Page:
How not to lose your mind during the holidays
The “happy” holiday season can actually bring all kinds of stresses and frustrations. But don’t worry – help is at hand.
Story by Mark Cox
Here’s something you may not know about the festive season – it’s the busiest time of the year for counselors and therapists.
Psychologists say a majority of Americans are stressed about at least one aspect of the holidays. But if your own excitement is tinged with a little dread, rest easy. Our helpful seasonal guide identifies the main holiday stress factors – and suggests some coping strategies.
1. Spending time with family.
While we all dream of a family holiday resembling the final scene from It’s a Wonderful Life, the reality is often less harmonious. The traditional gathering of extended family members can sometimes feel like a powder keg just waiting for a spark.
Fear not: Randi Smith, professor of psychology at Metropolitan State University of Denver, has some advice. “First, it’s a very good idea to plan ahead,” she said. “So think about how you might, for example, set limits with those family members who always want you to watch the kids or do all the cooking. And develop a potential exit strategy in case you need it. For instance, if things get tense, can you excuse yourself to go visit an old friend or to walk the family dog? A good escape plan can be a life-saver.”
2. Turning into a child again.
Here’s the thing: You’re a successful adult – mature, well-liked and a totally together person. Then you step into your parents’ house and the clock rolls right back. Dad says stupid things, mom won’t stop fussing and your sibling still knows exactly how to push your buttons. Within an hour, long-dormant triggers you didn’t even know still existed have kicked in and the bickering starts.
“Most of us have been here ... because nobody can drive you crazy like your own family,” said Smith. The trick is to devise topics and opportunities for distraction. For example, a game of Apples to Apples is much less likely to be toxic than talking politics. In fact, just stay off politics altogether! And also avoid too much alcohol, which will sabotage all the best-laid plans.”
3. Shopping for gifts.
“When should I go to the shops? Is it going to be super crowded again? What should I get? Who for? Just for him, or her as well? How much should I spend? What did they spend on me last year? Will they like what I’ve bought? Is that really their kind of thing? Should I include a gift receipt? What if they hate it?
Rarely has a custom designed to promote happiness caused such misery. Here’s the thing to remember: Buying nice things for people is meant to be a gesture, not a test. Don’t overthink it.
4. Feeling pressure to have “fun.”
Everything around you at this time of year – the parties, gifts, decorations – screams out fun, fun, FUN! And all those beaming, photogenic families in the TV commercials make having a great time seem so effortless. But that’s only because none of them have to contend with underdone turkey, grid-locked traffic and cranky Uncle Ted talking about politics over dinner.
While most of us understand real life isn’t like a glossy TV ad, research shows many people build unrealistic expectations of having a “perfect” time – which is asking for disappointment. Luckily, professor Smith has a good idea for staying grounded: “Put your focus on brightening someone else’s holiday and it may actually brighten your own,” she said. “It’s a sad paradox that the more we try to construct our own perfect times, the more elusive happiness may seem. Whereas when we do good things for others, we reap rewards in the form of positive feelings for ourselves.”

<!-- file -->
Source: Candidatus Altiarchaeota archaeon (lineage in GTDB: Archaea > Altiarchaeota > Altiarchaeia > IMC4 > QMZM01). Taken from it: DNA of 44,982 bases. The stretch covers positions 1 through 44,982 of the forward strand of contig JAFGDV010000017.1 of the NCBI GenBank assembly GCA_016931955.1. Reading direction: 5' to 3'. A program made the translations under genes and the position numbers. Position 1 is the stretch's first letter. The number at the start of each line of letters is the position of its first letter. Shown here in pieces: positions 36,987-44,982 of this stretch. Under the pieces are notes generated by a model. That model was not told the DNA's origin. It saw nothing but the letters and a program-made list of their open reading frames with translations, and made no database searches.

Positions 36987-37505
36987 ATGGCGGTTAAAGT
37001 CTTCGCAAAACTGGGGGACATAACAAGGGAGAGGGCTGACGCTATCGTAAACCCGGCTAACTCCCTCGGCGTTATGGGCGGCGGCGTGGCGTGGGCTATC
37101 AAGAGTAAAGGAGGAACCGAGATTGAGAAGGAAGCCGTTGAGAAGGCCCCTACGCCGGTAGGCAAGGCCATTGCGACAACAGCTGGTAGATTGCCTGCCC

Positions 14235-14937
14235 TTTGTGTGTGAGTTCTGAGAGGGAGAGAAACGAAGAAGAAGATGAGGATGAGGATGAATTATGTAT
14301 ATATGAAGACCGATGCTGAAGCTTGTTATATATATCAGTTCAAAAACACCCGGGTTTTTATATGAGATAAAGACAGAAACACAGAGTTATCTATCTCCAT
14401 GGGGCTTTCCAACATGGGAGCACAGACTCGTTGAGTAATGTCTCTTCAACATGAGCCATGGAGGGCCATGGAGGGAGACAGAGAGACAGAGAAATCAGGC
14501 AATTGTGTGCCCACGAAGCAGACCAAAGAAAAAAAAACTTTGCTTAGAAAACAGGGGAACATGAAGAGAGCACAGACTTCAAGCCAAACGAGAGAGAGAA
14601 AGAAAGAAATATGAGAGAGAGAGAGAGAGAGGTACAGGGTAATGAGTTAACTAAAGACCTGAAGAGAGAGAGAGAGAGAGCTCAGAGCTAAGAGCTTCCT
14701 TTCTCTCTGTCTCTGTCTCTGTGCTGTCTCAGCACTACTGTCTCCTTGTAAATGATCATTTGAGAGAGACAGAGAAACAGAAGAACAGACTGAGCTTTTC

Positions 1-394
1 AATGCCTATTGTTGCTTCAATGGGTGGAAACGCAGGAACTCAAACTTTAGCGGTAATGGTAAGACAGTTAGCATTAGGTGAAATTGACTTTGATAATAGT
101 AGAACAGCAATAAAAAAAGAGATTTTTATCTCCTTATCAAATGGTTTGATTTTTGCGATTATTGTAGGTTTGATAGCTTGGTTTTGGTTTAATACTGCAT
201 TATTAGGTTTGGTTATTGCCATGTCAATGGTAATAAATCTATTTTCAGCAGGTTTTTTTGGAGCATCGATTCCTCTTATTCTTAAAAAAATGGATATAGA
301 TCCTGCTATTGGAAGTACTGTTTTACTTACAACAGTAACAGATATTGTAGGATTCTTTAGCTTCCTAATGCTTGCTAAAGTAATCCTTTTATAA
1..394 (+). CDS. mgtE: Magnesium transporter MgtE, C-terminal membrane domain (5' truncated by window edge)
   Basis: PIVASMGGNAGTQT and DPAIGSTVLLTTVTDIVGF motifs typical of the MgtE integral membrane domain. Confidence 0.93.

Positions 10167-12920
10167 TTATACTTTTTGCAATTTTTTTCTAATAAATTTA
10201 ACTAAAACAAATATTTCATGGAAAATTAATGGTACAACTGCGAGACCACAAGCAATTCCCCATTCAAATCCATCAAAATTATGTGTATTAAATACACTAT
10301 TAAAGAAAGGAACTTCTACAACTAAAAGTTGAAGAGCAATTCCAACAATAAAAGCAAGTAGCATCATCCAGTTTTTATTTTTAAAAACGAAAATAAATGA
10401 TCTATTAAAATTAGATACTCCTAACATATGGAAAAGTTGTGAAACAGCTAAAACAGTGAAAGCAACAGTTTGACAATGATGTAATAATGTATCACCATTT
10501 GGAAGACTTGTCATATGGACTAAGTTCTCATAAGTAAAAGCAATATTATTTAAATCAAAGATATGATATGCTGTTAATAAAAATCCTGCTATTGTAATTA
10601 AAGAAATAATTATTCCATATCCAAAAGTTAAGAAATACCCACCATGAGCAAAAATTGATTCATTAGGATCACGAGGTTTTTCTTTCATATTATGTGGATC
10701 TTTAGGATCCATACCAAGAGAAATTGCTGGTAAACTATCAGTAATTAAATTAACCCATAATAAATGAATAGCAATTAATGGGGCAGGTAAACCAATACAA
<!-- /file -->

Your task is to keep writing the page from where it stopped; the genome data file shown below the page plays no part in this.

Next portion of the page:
5. Feeling lonely.
The holidays are not happy for everyone. Some might especially feel the absence of loved ones or the unhappiness of their own situation. And being surrounded by so much festive cheer and others’ contented relationships can rub salt in the wound.
But if the holidays do make you sad, Smith advises one thing you can do to ease the pain: Stay off social media: “Facebook’s cruel deception – and it is a deception – is that everyone else is having a great time; everyone else is happy; no one else is lonely,” she said. “If you’re already feeling a little fragile, that’s the last thing you need to see.”
6. Spending (too much) money.
‘Tis the season for financial folly … Business experts say almost a quarter of Americans overspent during last year’s holidays, and 14 percent still haven't paid off credit card debt. The really ga-ga part? Many of those shoppers plan to spend the same amount this year. Where does such spending madness come from?
Basically, the festive season hits consumers as a double whammy – combining major expense with considerable social pressure to join in. Parents especially, faced with demanding kids and a gift-buying “arms race” with other competitive moms and dads, can easily start hemorrhaging dollars. To avoid this, follow professor Smith’s three-point plan: “Make a realistic budget and stick to it. Keep an eye open for good sales and deals. And if you do incur a little debt, devise a plan to pay it off as quickly as possible.”
7. Travel, travel, travel …
Last year, 103 million determined Americans hit the roads, rail-tracks and skies over the holiday period. Festive travel can be a special kind of agony. Whichever option you choose, there will be crowds, delays, cancellations or gridlock waiting for you. (Many regular seasonal travelers probably think the movie “Planes, Trains and Automobiles” is actually a documentary.) And the only stress-busting solution? Stay home. Because sadly, unless someone invents a teleportation device in the next week or so, there is no magical answer to this one. You’ll just have to grin and bear it like the rest of us.
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